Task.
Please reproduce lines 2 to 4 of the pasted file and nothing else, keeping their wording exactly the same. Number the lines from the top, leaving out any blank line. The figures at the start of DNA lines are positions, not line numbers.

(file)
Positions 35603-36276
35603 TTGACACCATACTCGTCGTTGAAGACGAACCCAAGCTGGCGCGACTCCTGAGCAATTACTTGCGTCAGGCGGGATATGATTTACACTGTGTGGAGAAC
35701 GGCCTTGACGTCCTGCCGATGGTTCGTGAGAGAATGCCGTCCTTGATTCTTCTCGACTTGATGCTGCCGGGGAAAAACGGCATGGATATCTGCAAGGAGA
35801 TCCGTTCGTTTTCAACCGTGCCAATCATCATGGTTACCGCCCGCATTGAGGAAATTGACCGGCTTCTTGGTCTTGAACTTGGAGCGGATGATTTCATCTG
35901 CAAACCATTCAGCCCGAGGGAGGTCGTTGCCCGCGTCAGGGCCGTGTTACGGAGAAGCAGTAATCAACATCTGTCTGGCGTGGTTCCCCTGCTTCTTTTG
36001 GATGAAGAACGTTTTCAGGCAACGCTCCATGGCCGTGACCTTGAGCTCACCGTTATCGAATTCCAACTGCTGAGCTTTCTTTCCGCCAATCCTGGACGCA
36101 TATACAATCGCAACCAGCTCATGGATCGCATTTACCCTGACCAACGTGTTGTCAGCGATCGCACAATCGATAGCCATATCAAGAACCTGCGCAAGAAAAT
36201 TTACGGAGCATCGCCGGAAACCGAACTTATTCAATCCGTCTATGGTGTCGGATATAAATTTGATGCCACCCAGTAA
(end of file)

35603 TTGACACCATACTCGTCGTTGAAGACGAACCCAAGCTGGCGCGACTCCTGAGCAATTACTTGCGTCAGGCGGGATATGATTTACACTGTGTGGAGAAC
35701 GGCCTTGACGTCCTGCCGATGGTTCGTGAGAGAATGCCGTCCTTGATTCTTCTCGACTTGATGCTGCCGGGGAAAAACGGCATGGATATCTGCAAGGAGA
35801 TCCGTTCGTTTTCAACCGTGCCAATCATCATGGTTACCGCCCGCATTGAGGAAATTGACCGGCTTCTTGGTCTTGAACTTGGAGCGGATGATTTCATCTG